The economic growth that once seemed easy won’t occur unless productivity boots up
In just six years’ time, Singapore is expected to move out of its demographic “sweet spot” – the period when the shares of the population below age 15 and above 65 are below 30 per cent and 15 per cent respectively – according to UOB economist Francis Tan. “Generally, countries during this ‘sweet’ period will experience high GDP growth because a large percentage of their resident population is of working age,” he says.
In other words, Singapore’s stellar record of economic growth can no longer be taken for granted. That’s because the nation’s labour force growth – one of the two main drivers of economic growth – is slowing to a crawl.
So intent is Manpower Minister Lim Swee Say on explaining the challenge, he has come up with a series of simple equations to get it across. The first is 4 + 0 = 4, that is, workforce growth of 4 per cent plus productivity growth of zero equals 4 per cent GDP growth. That held for the years 2011 to 2014, when the workforce grew by 4 per cent a year on average. But by 2020, that will slow to 1 per cent a year if measures to moderate the inflow of foreign manpower remain in place. Unless Singapore can make a breakthrough in productivity growth, that will lead to a near-stagnant economy as “1 plus zero equals 1”, Mr Lim said during the debate on his ministry’s budget in April this year.
To achieve what Mr Lim considers a good outcome of 3 per cent economic growth, productivity must grow at 2 per cent, a stretch target given that it shrank by 0.1 per cent last year.
On GDP growth, the Ministry of Trade and Industry said it expects GDP growth of 2 to 4 per cent per year for the rest of the decade.
“GDP growth will increasingly be driven by productivity growth as workforce growth slows, especially towards the end of the decade. However, there is greater likelihood of growth averaging towards the lower end of the 2 to 4 per cent range, in view of the downside risks posed by the external environment.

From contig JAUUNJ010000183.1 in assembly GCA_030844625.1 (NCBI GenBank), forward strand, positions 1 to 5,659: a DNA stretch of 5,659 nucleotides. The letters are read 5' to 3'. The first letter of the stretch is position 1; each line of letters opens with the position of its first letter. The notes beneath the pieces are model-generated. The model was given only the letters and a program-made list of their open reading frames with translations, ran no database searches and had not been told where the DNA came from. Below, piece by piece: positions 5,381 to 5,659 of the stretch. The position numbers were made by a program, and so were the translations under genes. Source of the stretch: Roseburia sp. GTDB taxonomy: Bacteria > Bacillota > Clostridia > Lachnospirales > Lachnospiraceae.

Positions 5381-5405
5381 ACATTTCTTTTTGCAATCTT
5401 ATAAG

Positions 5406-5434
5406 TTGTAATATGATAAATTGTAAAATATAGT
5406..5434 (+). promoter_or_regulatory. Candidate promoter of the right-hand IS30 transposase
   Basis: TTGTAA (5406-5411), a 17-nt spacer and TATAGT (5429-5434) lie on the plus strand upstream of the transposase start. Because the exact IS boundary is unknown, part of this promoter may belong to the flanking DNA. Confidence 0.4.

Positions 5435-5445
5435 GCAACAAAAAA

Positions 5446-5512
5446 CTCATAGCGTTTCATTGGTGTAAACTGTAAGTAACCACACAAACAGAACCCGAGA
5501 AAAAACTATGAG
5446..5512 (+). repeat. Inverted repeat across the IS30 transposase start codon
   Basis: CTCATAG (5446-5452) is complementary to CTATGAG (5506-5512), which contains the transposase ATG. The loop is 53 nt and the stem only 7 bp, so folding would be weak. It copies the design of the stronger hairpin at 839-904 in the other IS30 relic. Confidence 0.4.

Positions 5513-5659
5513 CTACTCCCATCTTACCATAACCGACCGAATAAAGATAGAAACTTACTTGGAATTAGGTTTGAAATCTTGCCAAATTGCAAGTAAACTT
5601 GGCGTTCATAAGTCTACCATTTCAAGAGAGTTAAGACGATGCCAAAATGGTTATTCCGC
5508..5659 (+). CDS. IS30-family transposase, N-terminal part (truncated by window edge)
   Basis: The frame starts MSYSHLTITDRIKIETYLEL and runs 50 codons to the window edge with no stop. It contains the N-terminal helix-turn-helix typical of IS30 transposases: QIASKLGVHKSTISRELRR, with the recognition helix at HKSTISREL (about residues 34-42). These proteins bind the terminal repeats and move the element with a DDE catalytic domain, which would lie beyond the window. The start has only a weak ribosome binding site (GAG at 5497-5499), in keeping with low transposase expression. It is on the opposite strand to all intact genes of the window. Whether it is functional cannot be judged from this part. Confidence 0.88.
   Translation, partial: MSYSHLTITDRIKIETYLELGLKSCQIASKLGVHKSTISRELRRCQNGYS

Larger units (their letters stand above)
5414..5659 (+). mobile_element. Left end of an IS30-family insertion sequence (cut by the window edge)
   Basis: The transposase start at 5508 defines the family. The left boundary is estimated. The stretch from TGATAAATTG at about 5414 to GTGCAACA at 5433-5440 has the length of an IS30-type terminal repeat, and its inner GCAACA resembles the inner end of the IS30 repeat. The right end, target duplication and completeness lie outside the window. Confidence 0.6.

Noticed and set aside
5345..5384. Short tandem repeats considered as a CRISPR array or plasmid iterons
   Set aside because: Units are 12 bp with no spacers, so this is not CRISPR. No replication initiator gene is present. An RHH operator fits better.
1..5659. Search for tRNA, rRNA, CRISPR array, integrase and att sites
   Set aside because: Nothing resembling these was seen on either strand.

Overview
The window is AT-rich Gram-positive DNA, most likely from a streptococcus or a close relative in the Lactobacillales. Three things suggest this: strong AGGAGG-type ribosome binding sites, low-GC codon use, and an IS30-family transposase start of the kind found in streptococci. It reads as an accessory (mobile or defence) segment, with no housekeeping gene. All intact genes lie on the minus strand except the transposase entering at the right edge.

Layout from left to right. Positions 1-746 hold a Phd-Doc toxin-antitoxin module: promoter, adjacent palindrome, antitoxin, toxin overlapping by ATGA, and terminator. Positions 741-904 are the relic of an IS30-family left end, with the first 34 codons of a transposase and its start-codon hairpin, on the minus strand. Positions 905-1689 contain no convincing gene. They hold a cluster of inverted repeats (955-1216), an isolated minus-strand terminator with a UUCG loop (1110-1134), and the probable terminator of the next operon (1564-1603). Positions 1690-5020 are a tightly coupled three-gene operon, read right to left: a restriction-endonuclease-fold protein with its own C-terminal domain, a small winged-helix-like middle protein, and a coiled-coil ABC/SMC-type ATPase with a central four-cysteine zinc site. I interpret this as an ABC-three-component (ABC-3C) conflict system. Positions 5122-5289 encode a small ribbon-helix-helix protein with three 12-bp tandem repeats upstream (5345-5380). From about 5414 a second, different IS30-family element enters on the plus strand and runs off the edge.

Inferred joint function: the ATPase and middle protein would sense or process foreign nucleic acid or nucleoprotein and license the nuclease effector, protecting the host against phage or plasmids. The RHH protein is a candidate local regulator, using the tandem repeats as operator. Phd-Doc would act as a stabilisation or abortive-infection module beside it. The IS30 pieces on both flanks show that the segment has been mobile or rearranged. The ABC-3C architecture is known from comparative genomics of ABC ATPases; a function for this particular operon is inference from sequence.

“If external demand conditions remain uncertain and sluggish, business expansion plans, investment decisions and demand for workers may each be adversely affected. Under such circumstances, both workforce and productivity growth may be dampened over the short-to-medium term.”
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Already, employers worry that if birth rates and immigration do not rise, the tight labour market will only get tighter. “Employers may not be able to meet their manpower demands with residents… potentially impacting business growth,” says Singapore National Employers Federation executive director Koh Juan Kiat.
While an oversupply of jobs may sound like good news for job hunters, the labour shortfall could put off multinational companies and cause them to turn to other countries in the region with a ready supply of younger and cheaper workers.
If firms move out and there is an outflow of both jobs and investments, job seekers will take longer to find jobs because businesses will make some positions redundant. “With slower growth, the average Singaporean may have to be prepared for greater competition for jobs, not less,” warns UniSIM economist and Nominated MP Randolph Tan.